Trump pardons Paul Manafort, Roger Stone, Jared Kushner’s father
Trump also pardoned John Boultbee and Peter Atkinson, former executives at Hollinger International which was the parent company of the Sun-Times.
WASHINGTON — President Donald Trump on Wednesday issued pardons and sentence commutations for 29 people, including former campaign chairman Paul Manafort and Charles Kushner, the father of his son-in-law, in the latest burst of clemency in his final weeks at the White House.
The actions bring to nearly 50 the number of people whom Trump in the last two days has granted clemency either by pardoning them or by commuting their sentences.
The pardons of Manafort and Roger Stone, who months earlier had his sentence commuted by Trump, underscore the president’s determination to use the power of his office he final weeks to unravel the results of special counsel Robert Mueller’s investigation and to come to the aid of associates he feels were wrongly pursued.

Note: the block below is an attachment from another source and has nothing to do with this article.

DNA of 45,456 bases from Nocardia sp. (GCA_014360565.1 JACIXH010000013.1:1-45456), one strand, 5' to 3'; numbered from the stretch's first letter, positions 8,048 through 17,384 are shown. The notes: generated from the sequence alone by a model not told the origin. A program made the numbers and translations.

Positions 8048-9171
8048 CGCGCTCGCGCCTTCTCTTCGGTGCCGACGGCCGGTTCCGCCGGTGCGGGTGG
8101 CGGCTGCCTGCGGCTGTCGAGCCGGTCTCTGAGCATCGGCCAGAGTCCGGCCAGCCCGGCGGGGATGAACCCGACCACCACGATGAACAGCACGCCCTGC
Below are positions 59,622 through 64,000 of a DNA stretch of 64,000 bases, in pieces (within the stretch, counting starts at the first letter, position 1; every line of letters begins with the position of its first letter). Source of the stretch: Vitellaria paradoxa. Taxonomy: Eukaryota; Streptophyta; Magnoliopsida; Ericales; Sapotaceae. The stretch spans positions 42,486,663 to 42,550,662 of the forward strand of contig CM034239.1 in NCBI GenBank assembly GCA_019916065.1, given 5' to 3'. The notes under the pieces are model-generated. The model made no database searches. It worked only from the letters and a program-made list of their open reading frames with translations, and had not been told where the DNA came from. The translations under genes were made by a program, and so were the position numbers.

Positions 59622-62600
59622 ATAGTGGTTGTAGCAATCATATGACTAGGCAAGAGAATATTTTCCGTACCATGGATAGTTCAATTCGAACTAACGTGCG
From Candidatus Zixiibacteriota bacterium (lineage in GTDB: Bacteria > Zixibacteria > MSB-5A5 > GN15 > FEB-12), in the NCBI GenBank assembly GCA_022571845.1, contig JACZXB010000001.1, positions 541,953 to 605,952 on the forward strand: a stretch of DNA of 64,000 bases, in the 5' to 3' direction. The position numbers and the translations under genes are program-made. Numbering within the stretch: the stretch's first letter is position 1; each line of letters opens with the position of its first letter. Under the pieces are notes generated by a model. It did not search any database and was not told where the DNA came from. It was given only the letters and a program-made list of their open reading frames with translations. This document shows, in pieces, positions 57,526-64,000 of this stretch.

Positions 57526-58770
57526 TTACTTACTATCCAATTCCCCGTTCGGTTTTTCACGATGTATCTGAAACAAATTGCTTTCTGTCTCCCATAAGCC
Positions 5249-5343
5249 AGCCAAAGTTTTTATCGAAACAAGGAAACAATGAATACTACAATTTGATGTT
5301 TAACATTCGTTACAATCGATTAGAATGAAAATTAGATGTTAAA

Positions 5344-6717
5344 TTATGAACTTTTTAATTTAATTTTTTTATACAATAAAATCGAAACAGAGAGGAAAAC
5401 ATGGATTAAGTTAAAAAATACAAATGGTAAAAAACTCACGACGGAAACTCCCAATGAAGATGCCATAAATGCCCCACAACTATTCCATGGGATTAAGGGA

Trump has now pardoned four people convicted in that investigation, including former national security adviser Michael Flynn and campaign adviser George Papadopoulos, who pleaded guilty to lying to the FBI.
Manafort had been sentenced to more than seven years in prison for financial crimes related to his work in Ukraine and was among the first people charged as part of Mueller’s investigation into ties between the Trump campaign and Russia. He was released to home confinement last May because of coronavirus concerns in the federal prison system.
Manafort, in a tweet, thanked Trump and lavished praise on the outgoing president, declaring that history would show he had accomplished more than any of his predecessors.
Kushner is the father of Trump’s son-in-law, Jared Kushner, and a wealthy real estate executive who pleaded guilty years ago to tax evasion and making illegal campaign donations. Trump and the elder Kushner knew each other from real estate circles and their children were married in 2009.
Trump also pardoned John Boultbee and Peter Atkinson, former executives at Hollinger International, at the time the parent company of the Chicago Sun-Times. The two, plus Hollinger CEO Conrad Black and David Radler, a Hollinger officer who ran the Sun-Times, all figured in fraud schemes siphoning millions in cash from the Sun-Times and other companies. Black, a Trump friend, was pardoned in 2019, a year after he wrote a flattering political biography of the president. The White House noted the pardon request had Black’s support.